Most of us outdoors types had an influential person in our lives who introduced us to the outdoors and helped ignite, not just our interest in the outdoors, but also provided us with guidance. Chances are it was more than one person and probably at different times in our outdoor experiences.
The world we live in today is distinctly different from that of just a generation ago and there’s a definite need for people to serve as mentors. Numerous hunters and anglers have put themselves out there to serve this role but they need youth and adults interested in having a mentor.
It’s an interesting dynamic. You find out about people who need mentoring, so you find mentors. They connect and a new group of people learn the joy of the outdoors. This in turn spurns others to sign up for a mentored hunt and others to mentor.
That said, the effort to recruit mentors must also be matched with the effort to recruit mentees. Mike “Cold Front” Kurre, mentoring program coordinator at the DNR, recently told me that they are looking for first-time youth and a supporting adult to apply for a mentored youth spring turkey hunt.
The deadline for this hunt is coming soon on February 19 and application information can be found at www.dnr.state.mn.us/harr/youth/turkey/index.html
This hunt is in conjunction with the National Wild Turkey Federation and intended to be an educational experience for new turkey hunters, both youth and their guardian. Only the youth is eligible to shoot but both the youth and adult will go with a mentor to hunt.
To be eligible, a youth must be between the ages of 12 and 17 by April 20, possess a Firearms Safety Certificate and have a parent, guardian, or authorized adult accompany the youth. The youth must also be a “first-time” turkey hunter.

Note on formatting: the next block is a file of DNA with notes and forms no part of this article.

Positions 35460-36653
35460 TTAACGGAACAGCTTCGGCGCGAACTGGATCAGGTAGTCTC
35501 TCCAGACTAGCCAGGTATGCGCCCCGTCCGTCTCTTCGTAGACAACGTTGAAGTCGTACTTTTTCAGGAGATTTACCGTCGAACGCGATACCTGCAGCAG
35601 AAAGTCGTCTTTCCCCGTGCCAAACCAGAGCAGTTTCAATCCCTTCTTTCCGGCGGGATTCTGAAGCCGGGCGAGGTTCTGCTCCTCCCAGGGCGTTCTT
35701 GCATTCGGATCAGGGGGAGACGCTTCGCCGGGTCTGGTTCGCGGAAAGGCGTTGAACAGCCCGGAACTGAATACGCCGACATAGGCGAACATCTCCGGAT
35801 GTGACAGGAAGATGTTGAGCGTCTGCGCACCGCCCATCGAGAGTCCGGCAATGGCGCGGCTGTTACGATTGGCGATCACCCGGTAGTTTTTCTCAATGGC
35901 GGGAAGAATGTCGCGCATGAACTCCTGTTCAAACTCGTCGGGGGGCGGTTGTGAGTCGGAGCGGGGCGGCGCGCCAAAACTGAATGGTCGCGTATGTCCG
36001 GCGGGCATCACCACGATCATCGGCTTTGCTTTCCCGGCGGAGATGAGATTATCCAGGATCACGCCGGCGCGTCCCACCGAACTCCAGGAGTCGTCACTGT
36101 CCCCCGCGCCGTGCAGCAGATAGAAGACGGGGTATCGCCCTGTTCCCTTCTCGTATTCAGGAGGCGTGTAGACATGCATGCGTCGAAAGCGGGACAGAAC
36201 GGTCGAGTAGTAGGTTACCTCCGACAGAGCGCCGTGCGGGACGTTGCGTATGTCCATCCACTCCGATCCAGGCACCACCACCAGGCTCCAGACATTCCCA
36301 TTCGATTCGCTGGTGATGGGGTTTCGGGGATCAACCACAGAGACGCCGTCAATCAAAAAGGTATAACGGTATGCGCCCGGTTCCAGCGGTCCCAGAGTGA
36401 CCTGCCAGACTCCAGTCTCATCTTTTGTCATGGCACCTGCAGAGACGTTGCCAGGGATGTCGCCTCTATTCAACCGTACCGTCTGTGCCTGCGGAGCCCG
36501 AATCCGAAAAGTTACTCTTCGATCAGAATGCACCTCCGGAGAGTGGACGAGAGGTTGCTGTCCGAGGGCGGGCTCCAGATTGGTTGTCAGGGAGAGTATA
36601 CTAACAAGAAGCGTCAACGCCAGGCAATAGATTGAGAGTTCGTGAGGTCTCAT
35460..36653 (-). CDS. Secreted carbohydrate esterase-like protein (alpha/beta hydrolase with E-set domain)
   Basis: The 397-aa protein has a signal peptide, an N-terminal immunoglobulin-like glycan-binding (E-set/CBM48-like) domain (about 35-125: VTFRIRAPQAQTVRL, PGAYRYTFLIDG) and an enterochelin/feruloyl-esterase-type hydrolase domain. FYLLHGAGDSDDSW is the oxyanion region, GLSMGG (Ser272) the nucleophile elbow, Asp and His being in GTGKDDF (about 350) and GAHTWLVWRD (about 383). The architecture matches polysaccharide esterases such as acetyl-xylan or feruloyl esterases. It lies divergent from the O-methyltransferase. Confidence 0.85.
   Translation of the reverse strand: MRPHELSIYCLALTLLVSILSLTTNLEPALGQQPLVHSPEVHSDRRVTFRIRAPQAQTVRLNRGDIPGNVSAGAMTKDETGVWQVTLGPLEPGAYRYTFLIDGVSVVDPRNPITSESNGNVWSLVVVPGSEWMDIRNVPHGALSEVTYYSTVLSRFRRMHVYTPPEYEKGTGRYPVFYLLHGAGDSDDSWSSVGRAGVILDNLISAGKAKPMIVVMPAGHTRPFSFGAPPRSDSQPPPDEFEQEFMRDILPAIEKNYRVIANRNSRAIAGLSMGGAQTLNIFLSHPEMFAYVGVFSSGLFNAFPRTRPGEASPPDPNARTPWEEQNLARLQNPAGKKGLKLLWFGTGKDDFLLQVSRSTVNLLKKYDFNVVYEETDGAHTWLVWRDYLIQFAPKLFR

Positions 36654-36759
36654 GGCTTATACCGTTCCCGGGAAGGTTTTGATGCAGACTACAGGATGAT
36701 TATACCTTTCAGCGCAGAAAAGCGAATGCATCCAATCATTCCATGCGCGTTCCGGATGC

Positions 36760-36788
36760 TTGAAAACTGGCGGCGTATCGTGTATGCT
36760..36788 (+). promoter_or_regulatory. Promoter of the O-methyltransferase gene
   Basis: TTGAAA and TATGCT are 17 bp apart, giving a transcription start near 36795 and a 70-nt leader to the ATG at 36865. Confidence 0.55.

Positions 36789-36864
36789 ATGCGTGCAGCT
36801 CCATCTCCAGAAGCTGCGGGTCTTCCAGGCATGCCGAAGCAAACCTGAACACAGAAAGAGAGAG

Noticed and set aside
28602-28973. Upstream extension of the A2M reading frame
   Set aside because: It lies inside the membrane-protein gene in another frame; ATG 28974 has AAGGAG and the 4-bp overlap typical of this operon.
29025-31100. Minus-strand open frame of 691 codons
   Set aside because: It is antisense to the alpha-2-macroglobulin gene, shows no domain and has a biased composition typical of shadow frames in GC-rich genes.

If you are interested, go to the link above and sign-up. If you think you’d like to be a mentor down the road, contact Kurre at Michael.Kurre@state.mn.us or 651-259-5193.
Another equally fantastic opportunity exists for women over 18 interested in learning turkey hunting skills and participating in a mid-May turkey hunt. The area of the hunt this spring is limited to Hugo in the northeast metro area. The application can be downloaded at http://files.dnr.state.mn.us/fish_wildlife/outreach/mentoring/adult/women_turkey.pdf with an application deadline of February 19.
These are certainly not the only opportunities available for mentors and folks new to the outdoors. A complete run down of programs can be found at www.dnr.state.mn.us/fishwildlife/outreach/index.html or contacting Kurre.
Another great resource is the "Women Hunting and Fishing in all Seasons" work group which can be accessed online at www.womenhfs.org.
If you have been on one of these mentored hunts either as a mentor or mentee, please post your stories in the comments section below.
More from Ron Hustvedt
Bowfishing is a challenging style of archery hunting on the water. It improves water quality, provides an organic source of fertilizer, and is the fastest growing sport in the archery world. Give it a try at Game Fair this weekend and next.
Bear hunting expert Mike Antonson with some advice for bear hunters on using scents. Antonson will present about that and much more in a DNR seminar this week at Cabela's in Rogers.
Most bass anglers practice catch and release anyways so the Saturday Fishing Opener is the perfect time to start chasing largemouth and smallmouth. The bite is great right now and will continue to be that way throughout June and July so get out there and catch some bass.
Here are a few often overlooked details to consider when the season opens statewide on Saturday, September 6. Most of them might not make or break your early season, but they’ll definitely enhance it or help fix a persistent problem.
Plenty to see and do for young and old alike (including the dog) at Game Fair, the largest outdoors family pre-hunting event in the country.